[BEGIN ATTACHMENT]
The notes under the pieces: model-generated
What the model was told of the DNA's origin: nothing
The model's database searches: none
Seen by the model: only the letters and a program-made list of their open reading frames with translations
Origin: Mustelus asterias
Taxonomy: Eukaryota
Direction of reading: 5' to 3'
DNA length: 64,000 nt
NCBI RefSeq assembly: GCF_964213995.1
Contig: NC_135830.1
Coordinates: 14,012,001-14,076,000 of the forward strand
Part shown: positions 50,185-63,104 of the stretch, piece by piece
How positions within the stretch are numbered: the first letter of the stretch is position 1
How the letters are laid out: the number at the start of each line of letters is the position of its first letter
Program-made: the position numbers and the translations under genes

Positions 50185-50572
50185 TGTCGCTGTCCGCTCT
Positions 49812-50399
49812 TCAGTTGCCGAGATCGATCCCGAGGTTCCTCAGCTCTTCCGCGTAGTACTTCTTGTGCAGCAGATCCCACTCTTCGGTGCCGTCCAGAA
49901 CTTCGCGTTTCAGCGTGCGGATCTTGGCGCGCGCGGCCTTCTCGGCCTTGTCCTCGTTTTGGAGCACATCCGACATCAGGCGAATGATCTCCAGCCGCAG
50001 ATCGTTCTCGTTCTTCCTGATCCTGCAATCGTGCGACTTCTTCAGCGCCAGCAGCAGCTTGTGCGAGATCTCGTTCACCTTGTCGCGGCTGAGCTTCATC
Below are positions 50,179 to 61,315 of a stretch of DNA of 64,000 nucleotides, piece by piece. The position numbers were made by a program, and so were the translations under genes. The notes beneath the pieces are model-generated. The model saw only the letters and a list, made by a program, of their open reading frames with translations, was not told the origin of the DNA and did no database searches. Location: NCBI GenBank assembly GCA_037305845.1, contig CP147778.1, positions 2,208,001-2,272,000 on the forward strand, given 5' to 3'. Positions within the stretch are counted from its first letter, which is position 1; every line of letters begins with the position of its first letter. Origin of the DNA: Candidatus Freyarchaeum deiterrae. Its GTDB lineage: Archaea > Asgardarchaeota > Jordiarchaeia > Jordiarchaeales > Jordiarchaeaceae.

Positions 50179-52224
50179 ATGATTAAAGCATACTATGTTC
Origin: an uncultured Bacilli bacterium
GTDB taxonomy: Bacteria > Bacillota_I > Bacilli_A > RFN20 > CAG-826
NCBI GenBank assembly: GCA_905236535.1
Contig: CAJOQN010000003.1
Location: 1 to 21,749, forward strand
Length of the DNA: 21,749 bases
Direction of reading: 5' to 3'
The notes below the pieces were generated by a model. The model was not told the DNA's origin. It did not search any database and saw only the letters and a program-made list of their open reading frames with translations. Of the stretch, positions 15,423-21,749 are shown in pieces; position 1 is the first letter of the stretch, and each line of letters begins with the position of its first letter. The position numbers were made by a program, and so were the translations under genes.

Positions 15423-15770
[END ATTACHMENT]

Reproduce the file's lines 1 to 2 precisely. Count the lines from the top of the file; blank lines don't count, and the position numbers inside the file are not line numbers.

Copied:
The notes under the pieces: model-generated
What the model was told of the DNA's origin: nothing